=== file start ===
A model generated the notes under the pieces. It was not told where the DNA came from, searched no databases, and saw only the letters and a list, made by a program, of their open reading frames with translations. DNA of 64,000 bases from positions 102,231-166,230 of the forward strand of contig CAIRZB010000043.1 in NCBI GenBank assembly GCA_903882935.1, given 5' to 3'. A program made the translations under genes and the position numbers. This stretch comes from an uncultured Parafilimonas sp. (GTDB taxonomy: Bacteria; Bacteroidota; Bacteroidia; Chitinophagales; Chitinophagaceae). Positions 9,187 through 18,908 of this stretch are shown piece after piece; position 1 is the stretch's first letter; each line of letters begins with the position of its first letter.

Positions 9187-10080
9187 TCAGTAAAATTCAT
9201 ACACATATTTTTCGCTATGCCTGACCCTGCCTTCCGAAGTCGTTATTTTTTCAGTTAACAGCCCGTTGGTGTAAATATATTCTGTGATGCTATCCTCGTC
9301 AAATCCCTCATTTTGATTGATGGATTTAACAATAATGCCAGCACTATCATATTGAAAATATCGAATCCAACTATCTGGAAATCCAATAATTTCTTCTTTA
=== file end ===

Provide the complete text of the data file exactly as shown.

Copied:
A model generated the notes under the pieces. It was not told where the DNA came from, searched no databases, and saw only the letters and a list, made by a program, of their open reading frames with translations. DNA of 64,000 bases from positions 102,231-166,230 of the forward strand of contig CAIRZB010000043.1 in NCBI GenBank assembly GCA_903882935.1, given 5' to 3'. A program made the translations under genes and the position numbers. This stretch comes from an uncultured Parafilimonas sp. (GTDB taxonomy: Bacteria; Bacteroidota; Bacteroidia; Chitinophagales; Chitinophagaceae). Positions 9,187 through 18,908 of this stretch are shown piece after piece; position 1 is the stretch's first letter; each line of letters begins with the position of its first letter.

Positions 9187-10080
9187 TCAGTAAAATTCAT
9201 ACACATATTTTTCGCTATGCCTGACCCTGCCTTCCGAAGTCGTTATTTTTTCAGTTAACAGCCCGTTGGTGTAAATATATTCTGTGATGCTATCCTCGTC
9301 AAATCCCTCATTTTGATTGATGGATTTAACAATAATGCCAGCACTATCATATTGAAAATATCGAATCCAACTATCTGGAAATCCAATAATTTCTTCTTTA